If the calculator doesn't get that "best" result, then the calculator is committing "avoidable error".
A very simple example: Type "6" into a calculator and press 1/x twice. Should you get exactly "6" back? No. You should get 5.99999999... to n digits. If you see exactly 6, then the calculator has some "hidden" digits (such as TI calculators, or any calculator with the display set to show fewer digits than are present in final results), OR the calculator is looking for special cases and perturbing the answer to "please" the user with the expected exact answer (as some Casios do, and the HP30 sometimes does), which is not a good thing.
The results of my mini challenge for n = 13 to 16 are:
n Result
13 8.999999860032
14 8.9999999817692
15 8.99999999759468
16 9.000000000029361
Gerson and Crawl have the correct results for the cases they worked out.
For the n=16 result, only the HP100LX and HP200LX solver get the right result. The HP95LX solver is very close; probably made a very tiny error somewhere along the way.
The result for n=14 ought to apply to a lot of the TI machines, but only the Canon F710, TI89, TI92 and TI Voyager 200 get it right.
Note that the result for n=13 is suspiciously close to what the HP33S gets. That makes me wonder if it is doing 13 digit arithmetic internally.
There is a subtlety involved in this "Forensic" calculation. Most calculators compute trig functions in radians, and multiply the input argument (for SIN, COS, and TAN) by PI/180 for an argument in degrees (and postmultiply the result by 180/PI for ARCSIN, ARCCOS and ARCTAN). If the multiplication by PI/180 is done with more than n digits internally (in a calculator that displays a maximum of n digits), the result may be different than if the multiplication by PI/180 is done with only n digits.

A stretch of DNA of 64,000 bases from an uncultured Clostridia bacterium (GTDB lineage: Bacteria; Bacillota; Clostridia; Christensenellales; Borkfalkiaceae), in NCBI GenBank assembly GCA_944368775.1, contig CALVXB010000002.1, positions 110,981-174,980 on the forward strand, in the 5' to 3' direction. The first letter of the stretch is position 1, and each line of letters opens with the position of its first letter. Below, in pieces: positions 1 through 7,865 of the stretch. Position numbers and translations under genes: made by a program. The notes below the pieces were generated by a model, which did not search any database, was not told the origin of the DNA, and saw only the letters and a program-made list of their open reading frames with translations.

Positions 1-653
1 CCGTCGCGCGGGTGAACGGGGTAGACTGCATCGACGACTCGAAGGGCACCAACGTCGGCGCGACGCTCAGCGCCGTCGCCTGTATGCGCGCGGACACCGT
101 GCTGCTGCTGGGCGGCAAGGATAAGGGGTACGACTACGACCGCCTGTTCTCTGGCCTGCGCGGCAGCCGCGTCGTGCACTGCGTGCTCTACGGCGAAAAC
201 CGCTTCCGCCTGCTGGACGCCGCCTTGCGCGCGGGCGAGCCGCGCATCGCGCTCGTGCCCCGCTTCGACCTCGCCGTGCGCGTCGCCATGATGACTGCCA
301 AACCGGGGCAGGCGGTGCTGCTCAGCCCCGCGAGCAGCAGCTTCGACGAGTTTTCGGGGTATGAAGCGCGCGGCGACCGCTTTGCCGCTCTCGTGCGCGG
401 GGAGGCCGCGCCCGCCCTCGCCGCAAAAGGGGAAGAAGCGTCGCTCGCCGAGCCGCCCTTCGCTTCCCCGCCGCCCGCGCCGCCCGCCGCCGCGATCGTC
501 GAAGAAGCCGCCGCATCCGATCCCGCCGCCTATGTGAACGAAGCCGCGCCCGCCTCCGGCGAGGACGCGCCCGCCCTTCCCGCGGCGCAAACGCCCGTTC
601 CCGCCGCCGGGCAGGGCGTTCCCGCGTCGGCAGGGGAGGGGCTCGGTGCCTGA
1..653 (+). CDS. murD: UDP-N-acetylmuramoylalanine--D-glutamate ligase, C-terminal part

For example, the HP41, HP15, etc., are known to do internal arithmetic with 13 digits although final results are only 10 digits. That is, a 13 digit approximation to PI/180 is used to convert the argument from degrees to radians.
If only 10 digits were used for internal calculations, then the Forensic calculations would go like this:
sin(9) 0.1564344651
cos(sin(9)) 0.9999962727
tan(cos(sin(9))) 0.01745499986
atan(tan(cos(sin(9)))) 0.9999962729
acos(atan(tan(cos(sin(9))))) 0.1564311679
asin(acos(atan(tan(cos(sin(9)))))) 8.999808733
In the list of Forensic results, only the Casio CFX watches appear to be doing this (maybe!) for 9 digit results, with (probably) 10 digit internal calculations.
For some values of n, a different result is obtained if the PI/180 factor is used internally to only the same number of decimal places that the calculator uses to display its results. Those values are:
n Result
8 8.9789683
10 8.999808733
13 9.000000712181
14 9.0000000548100
15 8.99999999759462
There are a number of results that match the n = 8 case, although off by 1 count in the LSD.
It's interesting to do the Forensic calculation one step at a time on a TI machine such as the TI86 and see where it makes its mistake. It's usually only one count in the LSD, but that's all it takes to get a substantially different final result.
So, the result to be desired when this "Forensic" test is done by any calculator is not a result of exactly 9. If this happens, the calculator is not doing correct BCD floating point math (I'm not including systems that can do exact arithmetic in this discussion). No ndigit calculator, 8 <= n <= 16, gets exactly 9 if it's doing "correct" BCD floating point arithmetic. The result to be desired is the result from this mini challenge for an ndigit calculator (within an LSD or so).
Isn't it interesting that the 10 and 12 digit HP machines since about the time of the HP29C get the correct result? Excepting those not designed in Corvallis, I think.
(I posted something a while back about the HP30 trickery. Do the Forensic calculation starting with 9 and you get exactly 9 back. Do it starting with 9.1 and you can see the errors in the final result.)
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Quote:
If the calculator doesn't get that "best" result, then the calculator is committing "avoidable error".